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World-first pilot shows four-day work week success

Published on: 7 Mar 2024

Nearly nine out of 10 organisations that took part in a four-day work week trial are still operating the policy 12 months later.

The six-month trial, led by think tank Autonomy and researchers from the University of Cambridge, the University of Salford and Boston College in the US, took place in the UK in 2022. It was the world’s biggest such experiment. Last year, the organisations involved took part in a follow-up study, Making It Stick: The UK Four-Day Week Pilot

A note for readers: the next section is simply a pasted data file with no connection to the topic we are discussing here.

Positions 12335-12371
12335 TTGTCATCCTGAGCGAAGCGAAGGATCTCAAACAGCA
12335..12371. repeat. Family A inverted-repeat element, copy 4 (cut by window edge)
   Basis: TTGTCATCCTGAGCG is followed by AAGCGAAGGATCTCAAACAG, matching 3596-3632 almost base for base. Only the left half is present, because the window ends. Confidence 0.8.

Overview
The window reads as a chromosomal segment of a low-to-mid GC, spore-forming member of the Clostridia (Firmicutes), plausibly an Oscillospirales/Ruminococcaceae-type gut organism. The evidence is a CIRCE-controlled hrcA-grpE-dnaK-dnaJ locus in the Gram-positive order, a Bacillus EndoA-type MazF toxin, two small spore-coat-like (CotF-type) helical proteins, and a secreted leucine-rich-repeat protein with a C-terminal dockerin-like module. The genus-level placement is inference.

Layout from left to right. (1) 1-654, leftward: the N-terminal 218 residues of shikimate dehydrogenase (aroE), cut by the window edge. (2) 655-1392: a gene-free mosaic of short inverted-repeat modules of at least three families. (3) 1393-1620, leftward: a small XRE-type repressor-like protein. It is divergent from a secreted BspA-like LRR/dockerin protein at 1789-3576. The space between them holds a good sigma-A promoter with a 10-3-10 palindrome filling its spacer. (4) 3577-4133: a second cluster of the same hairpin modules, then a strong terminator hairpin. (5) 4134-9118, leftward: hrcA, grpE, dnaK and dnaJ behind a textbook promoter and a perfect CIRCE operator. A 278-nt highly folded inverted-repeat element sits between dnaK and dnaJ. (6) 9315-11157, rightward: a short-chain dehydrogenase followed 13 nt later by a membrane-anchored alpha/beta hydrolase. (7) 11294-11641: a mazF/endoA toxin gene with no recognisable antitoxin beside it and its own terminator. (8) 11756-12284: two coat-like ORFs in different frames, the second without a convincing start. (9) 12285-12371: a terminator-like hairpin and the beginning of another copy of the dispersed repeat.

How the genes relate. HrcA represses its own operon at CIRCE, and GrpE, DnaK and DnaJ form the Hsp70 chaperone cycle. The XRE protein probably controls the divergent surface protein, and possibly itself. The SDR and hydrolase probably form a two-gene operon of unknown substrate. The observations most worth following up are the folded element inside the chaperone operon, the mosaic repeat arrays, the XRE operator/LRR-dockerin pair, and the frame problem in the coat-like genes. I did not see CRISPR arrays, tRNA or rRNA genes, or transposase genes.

One Year On; this found that, of the 61 employers that took part in the pilot, 54 (89%) still use the policy a year later and 31 (51%) have made the change permanent.

Managers and chief executives said the four-day week had had a “positive” or “very positive” impact on their organisations. Asked what the shorter work week had changed, 82% reported positive impacts on staff wellbeing, 50% saw reductions in staff turnover and 32% noted improved recruitment.

Of staff involved, 96% said their personal life had benefited. Some 86% felt they performed better at work, while 38% felt their organisation had become more efficient and 24% said the policy had helped them to meet caring responsibilities.